Language Matters: Why I Don’t Fear Being Called ‘Pro-Abortion’

Maureen Shaw

Words can and do hurt, especially when they cast people who seek or provide abortion care as immoral or murderers. But pro-choice activists can embrace unapologetic language that represents hope, self-determination, and bodily autonomy.

Recently, an anti-choice website profiled me, repeatedly describing me as “pro-abortion.” I understood immediately that this was meant to be an insult and a negative character judgment. But instead of taking offense or feeling bullied, I smiled—even as the vitriol poured into my Twitter mentions.

I haven’t always been able to smile at anti-choice trolls. They attack your ideology, personality, and even your family. It’s threatening and can feel very unsafe, and with good reason; just ask any clinic escort, pro-choice journalist, or abortion provider who has been targeted by anti-choice zealots or organizations. Online harassment and bullying is deliberate and meant to incite fear; it’s also a stepping stone to physical violence and intimidation.

The first time I was on the receiving end of such hatred, it made me sick to my stomach and I was tempted to abandon social media altogether. But removing my pro-choice voice from the conversation felt like handing trolls a victory. So with a few tweaks to my public profiles (like erasing my location and no longer posting photos of my children), I’ve decidedly moved beyond that fear and refuse to shrink in the face of online harassment (Twitter’s mute function certainly helps too).

These experiences taught me two very important lessons: first, about cowardice (it’s so easy to spew hatred from the anonymity of the internet) and second, about the importance of language. Most of us here in the United States have heard the saying, “Sticks and stones may break my bones, but words will never hurt me.” While this is certainly true in the most literal of interpretations, we know words can hurt when they come in the form of threats against abortion providers or calling women who have abortions “murderers.”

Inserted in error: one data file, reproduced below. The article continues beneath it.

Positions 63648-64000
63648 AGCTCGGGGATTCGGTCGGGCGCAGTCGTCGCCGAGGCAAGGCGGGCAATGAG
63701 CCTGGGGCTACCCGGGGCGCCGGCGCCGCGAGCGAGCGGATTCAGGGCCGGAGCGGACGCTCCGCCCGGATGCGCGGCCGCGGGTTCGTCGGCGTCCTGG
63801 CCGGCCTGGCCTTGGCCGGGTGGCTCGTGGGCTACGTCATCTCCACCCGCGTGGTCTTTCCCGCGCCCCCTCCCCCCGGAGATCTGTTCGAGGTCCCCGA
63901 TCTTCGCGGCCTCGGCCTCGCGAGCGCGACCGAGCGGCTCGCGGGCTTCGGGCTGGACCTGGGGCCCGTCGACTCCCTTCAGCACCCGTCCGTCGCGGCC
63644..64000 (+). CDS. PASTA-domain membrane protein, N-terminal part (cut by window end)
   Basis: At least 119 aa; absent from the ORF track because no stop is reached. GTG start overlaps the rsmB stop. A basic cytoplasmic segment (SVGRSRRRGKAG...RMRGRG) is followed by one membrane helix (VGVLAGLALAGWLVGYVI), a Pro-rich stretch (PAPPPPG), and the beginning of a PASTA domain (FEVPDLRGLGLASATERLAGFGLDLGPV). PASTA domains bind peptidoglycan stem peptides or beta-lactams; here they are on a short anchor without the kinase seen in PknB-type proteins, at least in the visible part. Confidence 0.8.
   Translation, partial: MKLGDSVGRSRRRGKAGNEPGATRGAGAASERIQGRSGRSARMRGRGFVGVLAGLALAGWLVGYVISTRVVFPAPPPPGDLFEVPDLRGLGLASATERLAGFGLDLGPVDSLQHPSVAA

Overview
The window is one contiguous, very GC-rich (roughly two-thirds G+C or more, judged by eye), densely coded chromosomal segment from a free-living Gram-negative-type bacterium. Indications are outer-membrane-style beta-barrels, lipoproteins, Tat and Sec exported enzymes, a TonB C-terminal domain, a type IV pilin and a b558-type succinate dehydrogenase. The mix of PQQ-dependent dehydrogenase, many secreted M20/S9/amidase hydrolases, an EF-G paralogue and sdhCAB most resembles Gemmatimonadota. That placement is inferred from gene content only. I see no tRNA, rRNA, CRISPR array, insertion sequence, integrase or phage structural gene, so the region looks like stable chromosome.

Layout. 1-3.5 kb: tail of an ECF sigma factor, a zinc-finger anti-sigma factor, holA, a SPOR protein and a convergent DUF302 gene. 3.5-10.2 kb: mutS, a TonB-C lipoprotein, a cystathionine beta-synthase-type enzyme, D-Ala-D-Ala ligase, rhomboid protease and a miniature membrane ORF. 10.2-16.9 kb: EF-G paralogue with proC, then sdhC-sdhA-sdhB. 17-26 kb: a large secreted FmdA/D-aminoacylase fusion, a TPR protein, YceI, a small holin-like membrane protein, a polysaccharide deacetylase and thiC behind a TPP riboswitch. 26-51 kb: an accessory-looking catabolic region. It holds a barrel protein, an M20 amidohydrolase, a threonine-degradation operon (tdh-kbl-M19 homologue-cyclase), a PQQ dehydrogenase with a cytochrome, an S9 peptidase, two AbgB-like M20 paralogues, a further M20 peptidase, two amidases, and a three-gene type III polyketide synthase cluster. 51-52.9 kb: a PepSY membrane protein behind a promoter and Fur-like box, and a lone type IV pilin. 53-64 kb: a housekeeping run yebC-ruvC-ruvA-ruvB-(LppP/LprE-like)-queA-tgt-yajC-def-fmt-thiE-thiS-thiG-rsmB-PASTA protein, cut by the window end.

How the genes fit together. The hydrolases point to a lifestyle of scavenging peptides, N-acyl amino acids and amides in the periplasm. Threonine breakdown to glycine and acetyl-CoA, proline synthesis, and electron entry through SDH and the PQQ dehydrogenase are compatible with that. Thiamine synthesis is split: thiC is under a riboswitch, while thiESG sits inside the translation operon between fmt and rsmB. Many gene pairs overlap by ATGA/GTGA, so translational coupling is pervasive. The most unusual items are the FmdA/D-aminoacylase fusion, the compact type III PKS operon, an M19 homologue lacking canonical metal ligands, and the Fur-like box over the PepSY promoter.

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Indeed, the way we talk about abortion is critical, from how we describe our adversaries to legislative bill titles and abortion procedures themselves. When anti-choice lawmakers and activists wield language that is inflammatory, misleading, or demonizing, the public’s perceptions of abortion are compromised. The ensuing negativity, in turn, helps transform commonplace medical procedures into “morally repugnant offenses”—to use the language of ethics, which the anti-choice movement so often co-opts—that abortion opponents want to heavily restrict (at best) or outlaw (at worst).

The so-called pro-life constituency understands this all too well and has done a brilliant job of manipulating language to guide the national discourse on abortion. Even the “pro-life” moniker is a calculated—not to mention hypocritical—move. After all, if a person is not “pro-life,” they’re implicitly anti-family and anti-child. This automatically puts pro-choice activists and allies in a needlessly defensive position and posits anti-choice ideology as favorable.